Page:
TECH SPACE
Leybold simplifies repairs and maintenance through Augmented Reality
Bornheim, Germany (SPX) Apr 20, 2017
Leybold GmbH, a German company of the Atlas Copco Group, is the first vacuum pump manufacturer to test the diverse application possibilities of Augmented Reality (AR). While executing tasks, service technicians obtain useful additional information and graphical documentation, partly in 3D. Leybold plans to extend the scalable AR apps to other product areas such as training, repair and maintenanc ... read more

Related Links
University of North Carolina Health Care
Space Technology News - Applications and Research


Thanks for being here;
We need your help. The SpaceDaily news network continues to grow but revenues have never been harder to maintain.

With the rise of Ad Blockers, and Facebook - our traditional revenue sources via quality network advertising continues to decline. And unlike so many other news sites, we don't have a paywall - with those annoying usernames and passwords.

Our news coverage takes time and effort to publish 365 days a year.

If you find our news sites informative and useful then please consider becoming a regular supporter or for now make a one off contribution.

SpaceDaily Contributor
$5 Billed Once


credit card or paypal
SpaceDaily Monthly Supporter
$5 Billed Monthly


paypal only

Comment using your Disqus, Facebook, Google or Twitter login.

Share this article via these popular social media networks
del.icio.usdel.icio.us DiggDigg RedditReddit GoogleGoogle

TECH SPACE
AGU journal commentaries highlight importance of Earth and space science research

NASA spacesuits over budget, tight on timeline: audit

'Better you than me,' Trump tells record-breaking astronaut

Lunar, Martian Greenhouses Designed to Mimic Those on Earth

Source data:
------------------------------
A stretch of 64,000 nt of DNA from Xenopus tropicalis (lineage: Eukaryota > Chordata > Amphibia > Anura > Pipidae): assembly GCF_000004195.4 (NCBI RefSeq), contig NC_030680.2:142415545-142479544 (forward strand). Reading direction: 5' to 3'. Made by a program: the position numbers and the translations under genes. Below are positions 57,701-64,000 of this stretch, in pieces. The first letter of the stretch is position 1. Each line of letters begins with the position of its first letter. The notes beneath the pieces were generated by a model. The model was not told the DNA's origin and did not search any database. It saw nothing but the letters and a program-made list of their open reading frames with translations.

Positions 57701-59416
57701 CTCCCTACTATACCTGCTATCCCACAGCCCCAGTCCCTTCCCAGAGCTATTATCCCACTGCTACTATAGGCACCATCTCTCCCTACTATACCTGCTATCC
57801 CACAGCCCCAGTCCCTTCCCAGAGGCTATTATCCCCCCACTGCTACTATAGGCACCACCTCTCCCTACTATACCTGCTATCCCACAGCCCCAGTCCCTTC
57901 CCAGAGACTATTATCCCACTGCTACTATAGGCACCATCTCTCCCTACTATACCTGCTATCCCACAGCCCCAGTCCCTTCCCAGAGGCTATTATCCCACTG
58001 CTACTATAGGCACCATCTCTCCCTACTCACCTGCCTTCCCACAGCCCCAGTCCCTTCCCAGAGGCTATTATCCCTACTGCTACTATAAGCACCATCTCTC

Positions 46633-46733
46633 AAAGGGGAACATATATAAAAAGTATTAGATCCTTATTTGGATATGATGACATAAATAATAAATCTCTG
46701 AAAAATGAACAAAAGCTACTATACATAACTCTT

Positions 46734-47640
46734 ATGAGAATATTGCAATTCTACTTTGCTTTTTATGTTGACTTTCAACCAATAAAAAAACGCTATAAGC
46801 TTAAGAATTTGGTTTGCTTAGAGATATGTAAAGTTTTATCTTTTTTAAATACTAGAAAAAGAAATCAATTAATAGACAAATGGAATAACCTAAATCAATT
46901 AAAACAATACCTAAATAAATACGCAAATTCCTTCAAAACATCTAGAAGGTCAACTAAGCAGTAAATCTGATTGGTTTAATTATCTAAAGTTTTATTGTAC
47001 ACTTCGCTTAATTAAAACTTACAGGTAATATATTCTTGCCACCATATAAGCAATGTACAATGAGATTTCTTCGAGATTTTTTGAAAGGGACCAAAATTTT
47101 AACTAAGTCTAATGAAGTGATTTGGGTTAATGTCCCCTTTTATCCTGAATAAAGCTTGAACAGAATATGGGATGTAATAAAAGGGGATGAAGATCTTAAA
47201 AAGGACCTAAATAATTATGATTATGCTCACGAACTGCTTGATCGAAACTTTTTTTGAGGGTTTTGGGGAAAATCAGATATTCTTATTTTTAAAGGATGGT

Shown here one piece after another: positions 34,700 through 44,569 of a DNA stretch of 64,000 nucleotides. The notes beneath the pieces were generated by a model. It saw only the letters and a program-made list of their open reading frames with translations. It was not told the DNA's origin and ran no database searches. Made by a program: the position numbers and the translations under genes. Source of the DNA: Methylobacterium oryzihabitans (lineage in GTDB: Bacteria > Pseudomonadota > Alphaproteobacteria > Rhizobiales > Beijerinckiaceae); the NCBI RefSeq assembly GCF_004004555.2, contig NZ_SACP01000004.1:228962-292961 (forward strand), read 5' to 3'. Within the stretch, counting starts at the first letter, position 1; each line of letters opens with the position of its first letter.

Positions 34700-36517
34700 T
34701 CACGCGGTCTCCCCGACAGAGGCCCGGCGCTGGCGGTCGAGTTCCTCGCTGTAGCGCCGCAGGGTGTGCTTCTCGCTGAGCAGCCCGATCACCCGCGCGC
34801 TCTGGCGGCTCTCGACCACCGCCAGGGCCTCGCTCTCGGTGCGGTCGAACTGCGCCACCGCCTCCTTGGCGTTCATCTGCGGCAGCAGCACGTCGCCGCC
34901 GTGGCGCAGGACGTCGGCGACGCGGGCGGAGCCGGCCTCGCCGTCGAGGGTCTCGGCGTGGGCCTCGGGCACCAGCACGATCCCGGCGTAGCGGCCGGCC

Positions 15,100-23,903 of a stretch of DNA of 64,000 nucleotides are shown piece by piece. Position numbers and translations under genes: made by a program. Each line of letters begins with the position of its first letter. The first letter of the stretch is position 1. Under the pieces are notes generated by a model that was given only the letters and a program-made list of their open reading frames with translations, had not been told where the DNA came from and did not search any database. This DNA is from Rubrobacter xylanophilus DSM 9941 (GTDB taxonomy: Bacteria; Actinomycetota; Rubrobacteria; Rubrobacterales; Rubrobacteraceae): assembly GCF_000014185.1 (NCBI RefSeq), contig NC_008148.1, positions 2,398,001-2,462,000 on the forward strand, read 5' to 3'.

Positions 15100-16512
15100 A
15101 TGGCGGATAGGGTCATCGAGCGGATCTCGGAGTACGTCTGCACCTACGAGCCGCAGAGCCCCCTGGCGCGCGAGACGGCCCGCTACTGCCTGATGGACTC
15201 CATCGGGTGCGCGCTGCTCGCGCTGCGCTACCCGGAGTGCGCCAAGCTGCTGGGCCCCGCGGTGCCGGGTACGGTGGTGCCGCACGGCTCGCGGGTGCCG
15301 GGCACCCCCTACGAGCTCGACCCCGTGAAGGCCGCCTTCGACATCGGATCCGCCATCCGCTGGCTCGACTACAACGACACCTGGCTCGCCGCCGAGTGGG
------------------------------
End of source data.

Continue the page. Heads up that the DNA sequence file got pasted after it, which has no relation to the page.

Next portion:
TECH SPACE
New Russian Medium-Class Carrier Rocket Could Compete With SpaceX's Falcon

RSC Energia, Boeing Hammer Out a Deal on Sea Launch Project

India seeks status as a major space power with more satellite launches

India to Launch Carrier Rocket With Higher Payload Capacity in May

TECH SPACE
How Old are Martian Gullies

Opportunity Nears 'Perseverance Valley'

Engineers investigate simple, no-bake recipe to make bricks on Mars

SwRI-led team discovers lull in Mars' giant impact history

TECH SPACE
China courts international coalition set up to promote space cooperation

Commentary: Innovation drives China's space exploration

Macao marks 2nd China Space Day with astronaut sharing space experience

China's Long March-5 Y2 carrier rocket leaves for launch site

TECH SPACE
ESA boosting its Argentine link with deep space

Arianespace, Intelsat and SKY Perfect JSAT sign a new Launch Services Agreement, for Horizons 3e

Airbus and Intelsat team up for more capacity

Commercial Space Operators To Canada: "We're Here, and We can Help"

TECH SPACE
Penn researchers quantify the changes that lightning inspires in rock

Can virtual reality help us prevent falls in the elderly and others?

Russian scientists create new system of concrete building structures

New organic lasers one step closer to reality

TECH SPACE
'Iceball' Planet Discovered Through Microlensing

'On Verge of Most Profound Discovery Ever,' NASA Tells US Congress

What can we learn from dinosaur proteins

Newly Discovered Exoplanet May be Best Candidate in Search for Signs of Life

TECH SPACE
ALMA investigates 'DeeDee,' a distant, dim member of our solar system

Nap Time for New Horizons

Hubble spots auroras on Uranus

Cold' Great Spot discovered on Jupiter




Memory Foam Mattress Review
Newsletters :: SpaceDaily :: SpaceWar :: TerraDaily :: Energy Daily
XML Feeds :: Space News :: Earth News :: War News :: Solar Energy News






The content herein, unless otherwise known to be public domain, are Copyright 1995-2017 - Space Media Network. All websites are published in Australia and are solely subject to Australian law and governed by Fair Use principals for news reporting and research purposes. AFP, UPI and IANS news wire stories are copyright Agence France-Presse, United Press International and Indo-Asia News Service. ESA news reports are copyright European Space Agency. All NASA sourced material is public domain. Additional copyrights may apply in whole or part to other bona fide parties. All articles labeled "by Staff Writers" include reports supplied to Space Media Network by industry news wires, PR agencies, corporate press officers and the like. Such articles are individually curated and edited by Space Media Network staff on the basis of the report's information value to our industry and professional readership. Advertising does not imply endorsement, agreement or approval of any opinions, statements or information provided by Space Media Network on any Web page published or hosted by Space Media Network. Privacy Statement